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Richard Piatt reportingBy this time next year, Utah might have a better way to manage expensive prescription drug benefits for Medicaid patients.
Thousands of people in this state are caught between the high cost of the drugs they need and limited benefits.
Pharmaceuticals are one of the miracles of modern medicine. So many drugs help so many people with everything from high blood pressure to emotional problems.
But the flip side of the same coin is those same drugs are expensive and getting more so. It's getting to the point where people are choosing between their prescriptions and food.
Prescriptions are also the single most expensive part of Medicaid benefits, forcing limits on benefits like dental and vision care. Salt Lake City Rep. David Litvack said, "We're trying to change some behavior within the system, but it's one piece of a much larger puzzle."
Litvack is sponsoring a bill that has a good chance of passing. It's a way to save the state millions of dollars on prescriptions. "This is one area where we can target savings without placing a burden on the recipient in terms of access to the necessary drugs because we're taking advantage of a program that's already out there," said Litvack.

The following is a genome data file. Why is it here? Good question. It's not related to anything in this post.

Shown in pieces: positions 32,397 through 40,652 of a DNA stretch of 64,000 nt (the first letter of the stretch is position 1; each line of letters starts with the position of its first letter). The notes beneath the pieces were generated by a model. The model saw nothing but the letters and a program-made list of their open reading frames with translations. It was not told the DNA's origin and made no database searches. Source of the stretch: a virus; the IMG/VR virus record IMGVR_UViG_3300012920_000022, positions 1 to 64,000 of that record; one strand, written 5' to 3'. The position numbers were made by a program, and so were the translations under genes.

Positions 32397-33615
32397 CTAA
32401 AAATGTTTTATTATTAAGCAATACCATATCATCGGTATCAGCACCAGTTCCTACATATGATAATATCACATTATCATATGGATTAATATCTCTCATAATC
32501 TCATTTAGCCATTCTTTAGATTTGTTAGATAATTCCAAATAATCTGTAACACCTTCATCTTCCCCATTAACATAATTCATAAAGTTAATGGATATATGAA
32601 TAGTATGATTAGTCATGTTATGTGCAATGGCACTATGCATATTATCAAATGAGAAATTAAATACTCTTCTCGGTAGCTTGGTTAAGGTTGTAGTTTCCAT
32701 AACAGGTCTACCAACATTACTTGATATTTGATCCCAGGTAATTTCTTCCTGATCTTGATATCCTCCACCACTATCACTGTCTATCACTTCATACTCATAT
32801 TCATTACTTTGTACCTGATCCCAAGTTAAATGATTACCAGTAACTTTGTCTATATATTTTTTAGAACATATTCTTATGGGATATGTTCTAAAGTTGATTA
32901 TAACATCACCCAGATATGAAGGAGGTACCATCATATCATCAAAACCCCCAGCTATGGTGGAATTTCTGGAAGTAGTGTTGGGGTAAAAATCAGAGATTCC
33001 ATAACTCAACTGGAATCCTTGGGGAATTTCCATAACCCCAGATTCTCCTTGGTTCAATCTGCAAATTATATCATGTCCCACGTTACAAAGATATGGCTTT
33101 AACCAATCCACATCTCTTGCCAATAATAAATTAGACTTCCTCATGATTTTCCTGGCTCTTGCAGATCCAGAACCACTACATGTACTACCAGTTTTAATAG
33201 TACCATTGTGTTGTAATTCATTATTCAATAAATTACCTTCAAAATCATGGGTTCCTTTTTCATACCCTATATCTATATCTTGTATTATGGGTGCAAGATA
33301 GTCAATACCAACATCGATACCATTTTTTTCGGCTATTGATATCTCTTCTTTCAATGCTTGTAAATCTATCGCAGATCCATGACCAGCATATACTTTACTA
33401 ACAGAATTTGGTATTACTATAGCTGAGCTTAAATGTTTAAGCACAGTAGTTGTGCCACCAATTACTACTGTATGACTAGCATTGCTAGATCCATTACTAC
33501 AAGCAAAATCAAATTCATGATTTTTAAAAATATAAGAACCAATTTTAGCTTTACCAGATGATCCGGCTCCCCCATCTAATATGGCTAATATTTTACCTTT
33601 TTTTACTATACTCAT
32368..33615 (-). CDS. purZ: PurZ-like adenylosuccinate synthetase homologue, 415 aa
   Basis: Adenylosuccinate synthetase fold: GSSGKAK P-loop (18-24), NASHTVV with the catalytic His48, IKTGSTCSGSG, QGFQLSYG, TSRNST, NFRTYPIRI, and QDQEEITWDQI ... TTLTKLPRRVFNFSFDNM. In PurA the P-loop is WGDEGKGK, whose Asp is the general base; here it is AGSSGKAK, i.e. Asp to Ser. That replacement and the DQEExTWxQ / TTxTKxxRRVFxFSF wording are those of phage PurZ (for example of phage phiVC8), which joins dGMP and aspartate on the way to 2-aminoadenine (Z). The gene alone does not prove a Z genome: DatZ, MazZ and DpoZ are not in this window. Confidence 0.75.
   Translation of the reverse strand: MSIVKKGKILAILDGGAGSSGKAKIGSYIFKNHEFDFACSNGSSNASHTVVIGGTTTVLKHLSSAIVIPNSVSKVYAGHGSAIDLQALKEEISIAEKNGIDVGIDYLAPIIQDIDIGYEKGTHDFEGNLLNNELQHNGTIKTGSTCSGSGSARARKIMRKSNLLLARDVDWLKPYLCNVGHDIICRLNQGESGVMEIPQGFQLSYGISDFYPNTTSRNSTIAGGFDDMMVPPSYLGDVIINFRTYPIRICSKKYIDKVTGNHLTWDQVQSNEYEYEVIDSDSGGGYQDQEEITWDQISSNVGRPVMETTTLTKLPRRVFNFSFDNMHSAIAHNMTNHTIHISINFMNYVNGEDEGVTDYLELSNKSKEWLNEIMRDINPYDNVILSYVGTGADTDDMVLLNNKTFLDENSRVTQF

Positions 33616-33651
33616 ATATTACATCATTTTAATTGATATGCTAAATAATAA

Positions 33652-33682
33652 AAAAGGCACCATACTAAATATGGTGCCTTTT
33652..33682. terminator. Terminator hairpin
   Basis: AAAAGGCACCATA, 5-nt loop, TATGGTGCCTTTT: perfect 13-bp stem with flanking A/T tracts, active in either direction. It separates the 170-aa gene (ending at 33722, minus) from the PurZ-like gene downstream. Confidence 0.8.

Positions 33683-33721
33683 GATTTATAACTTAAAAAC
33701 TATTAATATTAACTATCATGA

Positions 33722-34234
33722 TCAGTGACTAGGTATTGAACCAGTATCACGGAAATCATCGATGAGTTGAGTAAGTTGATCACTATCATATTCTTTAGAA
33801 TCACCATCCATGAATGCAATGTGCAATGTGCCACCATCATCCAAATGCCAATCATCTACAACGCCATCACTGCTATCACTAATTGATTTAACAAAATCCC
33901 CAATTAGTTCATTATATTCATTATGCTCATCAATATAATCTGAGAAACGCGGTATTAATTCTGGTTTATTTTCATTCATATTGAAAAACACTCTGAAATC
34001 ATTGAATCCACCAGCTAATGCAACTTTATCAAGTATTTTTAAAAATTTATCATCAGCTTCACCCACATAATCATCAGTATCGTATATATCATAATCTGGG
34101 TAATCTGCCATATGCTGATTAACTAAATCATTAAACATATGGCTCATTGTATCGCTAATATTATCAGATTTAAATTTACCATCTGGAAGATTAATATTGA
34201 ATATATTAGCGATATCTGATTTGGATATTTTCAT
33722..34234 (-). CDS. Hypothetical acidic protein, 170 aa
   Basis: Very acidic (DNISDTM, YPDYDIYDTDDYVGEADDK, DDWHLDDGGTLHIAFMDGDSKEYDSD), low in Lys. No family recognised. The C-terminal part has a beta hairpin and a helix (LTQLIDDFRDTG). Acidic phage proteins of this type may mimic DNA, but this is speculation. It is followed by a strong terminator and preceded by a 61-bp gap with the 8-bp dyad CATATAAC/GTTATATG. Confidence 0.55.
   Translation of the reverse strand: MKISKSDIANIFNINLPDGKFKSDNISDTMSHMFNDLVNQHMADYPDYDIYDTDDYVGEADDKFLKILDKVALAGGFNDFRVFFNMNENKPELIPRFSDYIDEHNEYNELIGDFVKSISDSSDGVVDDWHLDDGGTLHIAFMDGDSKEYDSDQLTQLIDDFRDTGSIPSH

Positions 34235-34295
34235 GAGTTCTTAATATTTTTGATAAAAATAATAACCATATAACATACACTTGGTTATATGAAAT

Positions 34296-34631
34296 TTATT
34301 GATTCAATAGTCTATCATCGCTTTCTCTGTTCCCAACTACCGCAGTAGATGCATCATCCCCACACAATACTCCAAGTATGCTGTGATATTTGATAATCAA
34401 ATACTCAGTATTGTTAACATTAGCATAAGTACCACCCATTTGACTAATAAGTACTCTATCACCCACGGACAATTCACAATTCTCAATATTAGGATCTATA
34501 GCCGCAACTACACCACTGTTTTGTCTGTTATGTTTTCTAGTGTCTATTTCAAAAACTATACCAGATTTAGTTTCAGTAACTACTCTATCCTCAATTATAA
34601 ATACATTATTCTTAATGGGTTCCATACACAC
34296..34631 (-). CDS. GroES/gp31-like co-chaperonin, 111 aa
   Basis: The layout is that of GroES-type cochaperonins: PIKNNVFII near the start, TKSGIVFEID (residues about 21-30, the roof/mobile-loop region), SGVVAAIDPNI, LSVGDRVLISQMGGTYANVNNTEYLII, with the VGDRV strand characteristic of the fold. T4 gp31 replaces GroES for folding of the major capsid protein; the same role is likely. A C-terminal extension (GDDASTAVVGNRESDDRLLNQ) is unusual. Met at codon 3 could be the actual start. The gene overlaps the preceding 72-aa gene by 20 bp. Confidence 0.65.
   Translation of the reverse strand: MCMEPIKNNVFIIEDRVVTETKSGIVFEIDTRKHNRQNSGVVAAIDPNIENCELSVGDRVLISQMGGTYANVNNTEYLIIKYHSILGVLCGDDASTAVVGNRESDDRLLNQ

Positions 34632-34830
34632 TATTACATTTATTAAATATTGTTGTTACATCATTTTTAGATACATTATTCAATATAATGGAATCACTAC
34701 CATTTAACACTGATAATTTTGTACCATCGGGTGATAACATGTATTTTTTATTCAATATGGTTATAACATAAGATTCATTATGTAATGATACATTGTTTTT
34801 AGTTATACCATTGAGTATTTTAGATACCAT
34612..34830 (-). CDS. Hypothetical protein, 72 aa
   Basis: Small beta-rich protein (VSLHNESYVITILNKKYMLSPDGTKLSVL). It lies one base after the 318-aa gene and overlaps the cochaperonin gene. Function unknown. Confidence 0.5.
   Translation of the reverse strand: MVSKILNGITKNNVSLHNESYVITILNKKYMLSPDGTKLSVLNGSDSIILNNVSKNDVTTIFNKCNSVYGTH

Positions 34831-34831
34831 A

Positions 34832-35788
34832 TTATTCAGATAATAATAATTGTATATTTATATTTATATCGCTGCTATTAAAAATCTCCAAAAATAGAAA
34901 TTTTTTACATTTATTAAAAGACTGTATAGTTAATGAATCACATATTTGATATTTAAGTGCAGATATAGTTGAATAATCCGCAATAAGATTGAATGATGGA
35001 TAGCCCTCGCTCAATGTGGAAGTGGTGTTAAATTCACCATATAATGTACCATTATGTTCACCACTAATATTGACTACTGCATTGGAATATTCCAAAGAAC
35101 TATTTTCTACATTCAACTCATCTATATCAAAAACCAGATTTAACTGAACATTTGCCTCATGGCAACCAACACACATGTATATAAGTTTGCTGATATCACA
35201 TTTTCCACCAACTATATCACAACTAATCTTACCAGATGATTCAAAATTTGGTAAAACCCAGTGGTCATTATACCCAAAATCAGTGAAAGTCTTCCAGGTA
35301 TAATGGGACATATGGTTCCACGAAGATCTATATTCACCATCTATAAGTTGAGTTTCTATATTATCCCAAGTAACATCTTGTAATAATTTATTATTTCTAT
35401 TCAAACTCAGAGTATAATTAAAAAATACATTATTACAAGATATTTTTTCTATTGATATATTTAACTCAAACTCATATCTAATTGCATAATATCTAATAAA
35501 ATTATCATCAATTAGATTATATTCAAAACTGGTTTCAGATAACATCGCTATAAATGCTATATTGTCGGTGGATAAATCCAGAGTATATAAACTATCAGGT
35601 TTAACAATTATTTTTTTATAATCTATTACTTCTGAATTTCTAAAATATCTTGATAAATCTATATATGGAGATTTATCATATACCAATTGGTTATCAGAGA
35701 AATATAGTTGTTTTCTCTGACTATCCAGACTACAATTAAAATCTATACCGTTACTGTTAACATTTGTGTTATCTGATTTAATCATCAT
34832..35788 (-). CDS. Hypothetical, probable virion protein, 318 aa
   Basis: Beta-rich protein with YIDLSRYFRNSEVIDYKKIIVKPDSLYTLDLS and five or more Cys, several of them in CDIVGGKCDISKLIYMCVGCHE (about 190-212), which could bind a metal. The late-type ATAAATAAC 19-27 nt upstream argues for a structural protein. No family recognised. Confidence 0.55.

The 340B Medicaid drug pricing plan has been an experiment in Utah. It has been used on hemophiliac patients, people with a blood disorder.
The University of Utah Medical Center is one of the select places where 340B priced drugs are available. Likewise, future 340B benefits would be available through the "U."
The proposal is getting a green light from this Legislative committee; partly because the state could be a big financial winner under this program.
It's one of the times when a single bureaucratic change could bring about a win-win situation for everyone.
The Medicaid 340B drug plan is a federal program that allows for significantly lower prices on prescriptions, but only at a few locations across the nation.